During the Civil War, the project area included earthwork structures, many of which were built by enslaved people.  Union troops may have camped on the project site which was referred to as “Devereux Grove.”  There is also a later reference to the property having a millpond that was locally referred to as Mordecai’s millpond. 

After the war, several communities developed around this area of Raleigh and the new railroad.  These communities are referred to as Brooklyn and Smoky Hollow.  During the late 1800s, “Devereux Meadow” is mentioned to be a community gathering space by several of the neighborhood churches.  

At the turn of the century, the original Devereux family home, known as Will’s Forest, was demolished.  Several mills were built such as Pilot and Cotton Mill along with houses for the mill workers in the Smoky Hollow community.  In the early 1900s, Devereux Meadow is referred to as a playground and included public ball fields and other recreational uses.  

Nearby neighborhoods such as Smoky Hollow remained in the area until the 1950’s when both African American and white families were forcibly removed from the neighborhood and the homes demolished.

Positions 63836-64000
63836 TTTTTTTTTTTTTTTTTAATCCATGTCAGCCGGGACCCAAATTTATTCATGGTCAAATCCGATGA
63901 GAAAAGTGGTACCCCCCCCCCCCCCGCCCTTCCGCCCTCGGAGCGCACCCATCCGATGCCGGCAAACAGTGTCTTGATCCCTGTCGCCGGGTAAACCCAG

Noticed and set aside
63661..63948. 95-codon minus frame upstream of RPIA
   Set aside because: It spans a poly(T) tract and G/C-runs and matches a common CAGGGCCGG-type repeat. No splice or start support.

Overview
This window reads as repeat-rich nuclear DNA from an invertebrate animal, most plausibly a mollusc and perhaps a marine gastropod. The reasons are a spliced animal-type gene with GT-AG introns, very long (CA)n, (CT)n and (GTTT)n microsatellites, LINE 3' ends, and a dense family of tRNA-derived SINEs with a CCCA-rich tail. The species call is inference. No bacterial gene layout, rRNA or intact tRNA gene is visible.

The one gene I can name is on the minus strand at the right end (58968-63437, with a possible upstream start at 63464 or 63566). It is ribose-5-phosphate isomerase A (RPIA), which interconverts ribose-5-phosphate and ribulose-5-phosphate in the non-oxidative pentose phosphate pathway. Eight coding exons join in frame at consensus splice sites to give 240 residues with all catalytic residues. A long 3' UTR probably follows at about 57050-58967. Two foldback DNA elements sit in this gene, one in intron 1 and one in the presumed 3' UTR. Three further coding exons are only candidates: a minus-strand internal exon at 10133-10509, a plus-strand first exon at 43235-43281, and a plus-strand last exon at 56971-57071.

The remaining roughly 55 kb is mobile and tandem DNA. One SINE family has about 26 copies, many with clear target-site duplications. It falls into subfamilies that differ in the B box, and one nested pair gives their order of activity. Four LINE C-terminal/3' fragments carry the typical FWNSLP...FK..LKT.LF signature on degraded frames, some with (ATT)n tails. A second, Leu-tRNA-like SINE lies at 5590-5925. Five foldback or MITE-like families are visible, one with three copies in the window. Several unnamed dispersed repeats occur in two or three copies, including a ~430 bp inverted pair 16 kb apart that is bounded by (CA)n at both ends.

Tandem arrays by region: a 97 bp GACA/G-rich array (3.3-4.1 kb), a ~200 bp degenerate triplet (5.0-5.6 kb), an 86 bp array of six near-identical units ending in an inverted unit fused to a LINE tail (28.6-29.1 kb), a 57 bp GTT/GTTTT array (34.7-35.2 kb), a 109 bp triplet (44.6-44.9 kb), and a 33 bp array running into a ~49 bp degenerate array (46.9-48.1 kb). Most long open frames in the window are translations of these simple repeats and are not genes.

In the 1930s and 1940s, with the help of the WPA, the Devereux Meadow baseball stadium was constructed.  The stadium construction included the burying and channelization of Pigeon House Branch.

The Devereux Meadow stadium was used as a minor league baseball stadium from the late 1930s until it was closed in the early 1970s and eventually demolished in 1979.  Teams that played there include the Raleigh Capitals.  It is understood that several baseball greats, including Carl Yastrzemski, Ted Williams, and Jackie Robinson, played at Devereux Meadow.  Portions of the stadium wall still stand along the western edge of the site.  

Following the demolition of the stadium, the site was converted over to the current city-owned maintenance facility.

The vision for this site as a public park has been around for several years. The Capital Boulevard Corridor Study Report (2012) and the Raleigh Downtown Plan (2015) noted this project as being a priority.

The 2014 Parks Bond Referendum included funding for the current environmental studies and park planning and design phases.  Construction for the park is currently unfunded. 

Schedule

Date Activity
2017 - 2020 Site Environmental Analysis
2020 - 2022 Site Planning, Conceptual Design, Stakeholder and Community Engagement
2023 - 2025 Park Design and Permitting
2025 - 2027 Site Construction (planned)